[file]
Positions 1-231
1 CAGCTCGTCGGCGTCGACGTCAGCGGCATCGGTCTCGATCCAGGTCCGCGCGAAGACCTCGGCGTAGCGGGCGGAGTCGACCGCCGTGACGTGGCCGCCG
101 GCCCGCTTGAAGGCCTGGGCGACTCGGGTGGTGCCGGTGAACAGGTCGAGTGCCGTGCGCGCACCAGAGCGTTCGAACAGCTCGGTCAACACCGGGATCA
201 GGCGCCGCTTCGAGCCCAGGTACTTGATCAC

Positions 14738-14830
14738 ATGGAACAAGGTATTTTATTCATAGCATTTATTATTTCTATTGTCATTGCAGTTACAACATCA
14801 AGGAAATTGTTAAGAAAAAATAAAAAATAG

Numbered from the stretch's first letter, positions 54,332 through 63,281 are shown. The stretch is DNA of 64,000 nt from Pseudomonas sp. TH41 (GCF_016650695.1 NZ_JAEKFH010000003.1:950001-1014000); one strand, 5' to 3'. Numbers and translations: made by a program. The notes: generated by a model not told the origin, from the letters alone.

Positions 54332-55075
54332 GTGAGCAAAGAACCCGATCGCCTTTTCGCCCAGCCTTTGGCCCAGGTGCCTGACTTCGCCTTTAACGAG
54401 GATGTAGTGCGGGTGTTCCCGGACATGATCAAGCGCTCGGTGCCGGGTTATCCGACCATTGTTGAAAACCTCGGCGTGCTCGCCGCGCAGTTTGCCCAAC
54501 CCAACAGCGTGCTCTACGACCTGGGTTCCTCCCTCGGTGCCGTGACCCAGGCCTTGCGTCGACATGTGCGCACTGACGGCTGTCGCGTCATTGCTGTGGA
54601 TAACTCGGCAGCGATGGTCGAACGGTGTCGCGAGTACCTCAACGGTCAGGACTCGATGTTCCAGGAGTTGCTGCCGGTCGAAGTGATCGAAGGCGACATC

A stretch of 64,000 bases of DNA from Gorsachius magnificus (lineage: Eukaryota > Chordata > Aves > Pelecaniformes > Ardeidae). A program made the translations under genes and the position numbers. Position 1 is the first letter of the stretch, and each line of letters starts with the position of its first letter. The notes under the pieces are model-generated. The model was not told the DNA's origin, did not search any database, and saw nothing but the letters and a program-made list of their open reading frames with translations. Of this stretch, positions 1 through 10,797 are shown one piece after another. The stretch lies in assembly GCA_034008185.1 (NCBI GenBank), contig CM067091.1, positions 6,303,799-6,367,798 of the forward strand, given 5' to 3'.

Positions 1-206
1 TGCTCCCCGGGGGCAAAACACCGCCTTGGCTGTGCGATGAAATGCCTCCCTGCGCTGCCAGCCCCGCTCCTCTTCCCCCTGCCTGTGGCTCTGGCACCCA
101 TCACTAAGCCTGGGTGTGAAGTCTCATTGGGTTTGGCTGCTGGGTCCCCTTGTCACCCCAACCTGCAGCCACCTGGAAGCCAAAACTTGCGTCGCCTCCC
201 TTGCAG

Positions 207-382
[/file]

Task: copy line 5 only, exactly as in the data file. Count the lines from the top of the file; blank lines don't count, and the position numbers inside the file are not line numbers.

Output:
Positions 14738-14830